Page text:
Broker trio battling Newmark in non-compete case file lawsuit in Denver

Judge rules CBRE can be sued for recruiting Denver brokers

From left, Terrance Hunt, Shane Ozment and Chris Cowan. (BizSense file photo)

Three high-profile Denver real estate brokers have opened yet another theater in their legal hostilities against the international firm they once worked for, even as a one-year injunction has come to an end and granted them the right to once again sell multifamily property in the city.

Terrance Hunt, Chris Cowan and Shane Ozment have spent more than a year locked in an interstate court battle over their decision last May to leave Newmark and join rival CBRE in apparent violation of non-compete clauses they signed with Newmark years before.

Throughout the saga, the brokers have lost more often than they have won, but received a respite Tuesday when a New York judge’s one-year injunction barring them from competing with Newmark in Colorado expired.

Through their attorney, Hunt, Cowan and Ozment declined to be interviewed Tuesday.

During their 14-month quarrel, the trio of brokers have sought, unsuccessfully so far, to pull several other brokers into the fracas. The New York judge rejected this maneuver in March, but the brokers are now trying a similar move in Denver District Court.

In a lawsuit filed July 7, Hunt, Cowan and Ozment harken back to 2014, when they were working at the brokerage firm ARA Colorado alongside their mentors: John “Jack” Box and Jeffrey Hawks. That year, ARA was sold to Newmark and ARA’s employees became Newmark’s. Included in the purchase agreement — which each of the men had to sign because they owned 1 percent of ARA — were two-year non-compete clauses.

Hunt, Cowan and Ozment claim those clauses were an act of treachery on the part of their mentors, who used the trio’s “freedom and livelihood as a bargaining chip to extract a higher sales price from Newmark and line their own pockets with millions of extra dollars.”

They are suing Box, Hawks, a Newmark employee named Kevin McCabe who allegedly talked them into signing the contracts, and two defunct companies that partly owned ARA Colorado. The lawsuit alleges fraudulent concealment and breaches of fiduciary duty by the defendants.

Hunt, Cowan and Ozment made many of those same allegations in March, when they asked Judge Barry Ostrager in New York to let them add their claims against ARA and its leaders to the ongoing Empire State case. Ostrager soundly rejected that motion a few weeks later.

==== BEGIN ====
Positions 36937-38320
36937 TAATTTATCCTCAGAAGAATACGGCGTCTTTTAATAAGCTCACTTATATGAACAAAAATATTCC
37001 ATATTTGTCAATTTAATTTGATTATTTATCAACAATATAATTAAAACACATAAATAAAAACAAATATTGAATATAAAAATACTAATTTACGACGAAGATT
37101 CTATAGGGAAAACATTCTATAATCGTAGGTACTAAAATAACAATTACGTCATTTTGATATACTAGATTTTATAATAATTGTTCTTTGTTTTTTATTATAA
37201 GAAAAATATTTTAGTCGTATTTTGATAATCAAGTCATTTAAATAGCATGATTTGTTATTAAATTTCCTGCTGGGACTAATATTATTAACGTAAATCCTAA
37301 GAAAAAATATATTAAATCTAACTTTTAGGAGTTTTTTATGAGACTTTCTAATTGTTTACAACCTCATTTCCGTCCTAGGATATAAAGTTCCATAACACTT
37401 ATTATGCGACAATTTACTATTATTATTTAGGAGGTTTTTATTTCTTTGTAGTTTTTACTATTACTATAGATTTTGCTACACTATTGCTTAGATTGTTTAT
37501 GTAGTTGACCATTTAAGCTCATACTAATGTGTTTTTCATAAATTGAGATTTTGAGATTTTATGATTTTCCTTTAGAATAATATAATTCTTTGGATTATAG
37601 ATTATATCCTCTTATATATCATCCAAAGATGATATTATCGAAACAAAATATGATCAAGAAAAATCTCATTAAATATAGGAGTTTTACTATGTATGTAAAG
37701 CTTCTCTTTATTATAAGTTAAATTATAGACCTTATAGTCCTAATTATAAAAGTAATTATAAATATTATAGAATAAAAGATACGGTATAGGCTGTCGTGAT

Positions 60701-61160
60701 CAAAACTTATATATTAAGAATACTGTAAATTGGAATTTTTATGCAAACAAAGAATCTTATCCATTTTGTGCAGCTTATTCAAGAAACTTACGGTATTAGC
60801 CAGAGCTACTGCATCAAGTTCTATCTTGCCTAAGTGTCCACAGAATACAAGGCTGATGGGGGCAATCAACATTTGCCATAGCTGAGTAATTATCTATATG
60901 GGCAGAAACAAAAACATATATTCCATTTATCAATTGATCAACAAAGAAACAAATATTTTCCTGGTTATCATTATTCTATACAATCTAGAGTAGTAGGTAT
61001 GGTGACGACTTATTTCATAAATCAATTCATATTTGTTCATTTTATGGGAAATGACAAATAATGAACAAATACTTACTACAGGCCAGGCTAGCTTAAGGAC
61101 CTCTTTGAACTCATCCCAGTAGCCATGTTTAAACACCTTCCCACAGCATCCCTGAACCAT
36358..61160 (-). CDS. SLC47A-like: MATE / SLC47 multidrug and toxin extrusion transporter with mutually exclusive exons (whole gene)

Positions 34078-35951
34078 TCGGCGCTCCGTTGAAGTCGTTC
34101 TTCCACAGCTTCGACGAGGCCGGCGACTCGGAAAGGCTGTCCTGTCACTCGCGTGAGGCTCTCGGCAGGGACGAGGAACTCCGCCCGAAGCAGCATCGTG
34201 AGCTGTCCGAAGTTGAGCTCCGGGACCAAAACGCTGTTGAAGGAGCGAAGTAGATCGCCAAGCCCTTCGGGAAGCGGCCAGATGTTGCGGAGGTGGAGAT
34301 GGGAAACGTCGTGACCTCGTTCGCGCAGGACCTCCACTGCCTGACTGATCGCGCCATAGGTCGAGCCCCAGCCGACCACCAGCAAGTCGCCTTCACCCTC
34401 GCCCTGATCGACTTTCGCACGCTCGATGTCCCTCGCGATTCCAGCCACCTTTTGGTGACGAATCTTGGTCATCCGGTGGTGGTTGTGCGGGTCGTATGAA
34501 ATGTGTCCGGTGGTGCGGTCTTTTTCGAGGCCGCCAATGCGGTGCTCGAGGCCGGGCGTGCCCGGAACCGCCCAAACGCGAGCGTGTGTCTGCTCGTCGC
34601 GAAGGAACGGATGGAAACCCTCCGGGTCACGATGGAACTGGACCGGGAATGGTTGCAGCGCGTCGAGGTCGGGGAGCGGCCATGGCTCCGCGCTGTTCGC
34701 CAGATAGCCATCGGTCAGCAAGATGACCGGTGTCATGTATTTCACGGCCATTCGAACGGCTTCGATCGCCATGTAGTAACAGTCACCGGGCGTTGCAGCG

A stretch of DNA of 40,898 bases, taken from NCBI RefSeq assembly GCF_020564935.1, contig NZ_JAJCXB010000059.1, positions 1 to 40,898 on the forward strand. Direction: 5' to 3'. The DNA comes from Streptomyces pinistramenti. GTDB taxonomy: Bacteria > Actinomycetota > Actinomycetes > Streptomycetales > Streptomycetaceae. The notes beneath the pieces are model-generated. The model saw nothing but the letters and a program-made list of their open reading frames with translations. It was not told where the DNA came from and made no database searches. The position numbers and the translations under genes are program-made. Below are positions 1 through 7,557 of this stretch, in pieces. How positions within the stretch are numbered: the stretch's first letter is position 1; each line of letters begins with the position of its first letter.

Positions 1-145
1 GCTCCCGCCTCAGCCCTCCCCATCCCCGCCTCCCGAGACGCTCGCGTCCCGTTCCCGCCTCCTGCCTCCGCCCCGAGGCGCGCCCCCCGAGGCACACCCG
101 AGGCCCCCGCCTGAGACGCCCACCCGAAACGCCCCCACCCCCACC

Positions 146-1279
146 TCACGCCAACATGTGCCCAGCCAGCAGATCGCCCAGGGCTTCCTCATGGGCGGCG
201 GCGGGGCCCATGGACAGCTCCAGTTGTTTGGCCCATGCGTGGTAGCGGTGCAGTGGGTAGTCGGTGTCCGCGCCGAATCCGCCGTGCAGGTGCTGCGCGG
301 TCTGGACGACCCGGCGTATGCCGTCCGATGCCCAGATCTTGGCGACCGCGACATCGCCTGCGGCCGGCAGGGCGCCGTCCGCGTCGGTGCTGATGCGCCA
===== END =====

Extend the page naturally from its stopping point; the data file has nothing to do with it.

“Defendants seek to make this claim,” the judge wrote of the three brokers, “notwithstanding the fact that they brazenly left plaintiffs’ employ, absconding with millions of dollars of plaintiffs’ business and good will after secretly negotiating a deal with plaintiffs’ biggest competitor.”

Requests for comment from Box and McCabe through their Newmark email addresses were not answered. An attempt to contact Hawks, who lives in Georgetown, was not successful.

When Hunt, Cowan and Ozment made similar allegations in the New York case, Newmark mocked the trio for suggesting “they are somehow the victims.” In reality, Newmark’s attorneys claimed, the three knew full well they were signing non-compete clauses. Claims to the contrary were a “lawyer-driven fiction” written in the “breathless, conspiratorial prose of a spy novel.”

“According to (the brokers), during this time (Box and Hawks) were villains secretly hatching a Machiavellian plot to trick them into signing onto non-competition obligations without their ever knowing it. If that were true, why would Jeff Hawks forward a draft agreement containing those very provisions” to them before they signed it, Newmark attorney Nirav Shah asked March 3.

In the Denver case, Hunt, Cowan and Ozment are represented by attorney Allison Kostecka with the national law firm Gibson, Dunn and Crutcher’s office in Denver.

“Our clients were left with no choice but to sue the defendants for deceiving and lying to them for personal financial gain,” said Reed Brodsky, a partner in Gibson, Dunn and Crutcher’s New York office.

He added, “As outlined in detail in the complaint, the defendants repeatedly told our clients that they had negotiated a good contract when, in reality, they talked in secret about how detrimental the terms were to our clients.”

Judge rules CBRE can be sued for recruiting Denver brokers

From left, Terrance Hunt, Shane Ozment and Chris Cowan. (BizSense file photo)

But Terrance Hunt, Chris Cowan and Shane Ozment can work in Colorado again after a New York judge’s injunction ended.

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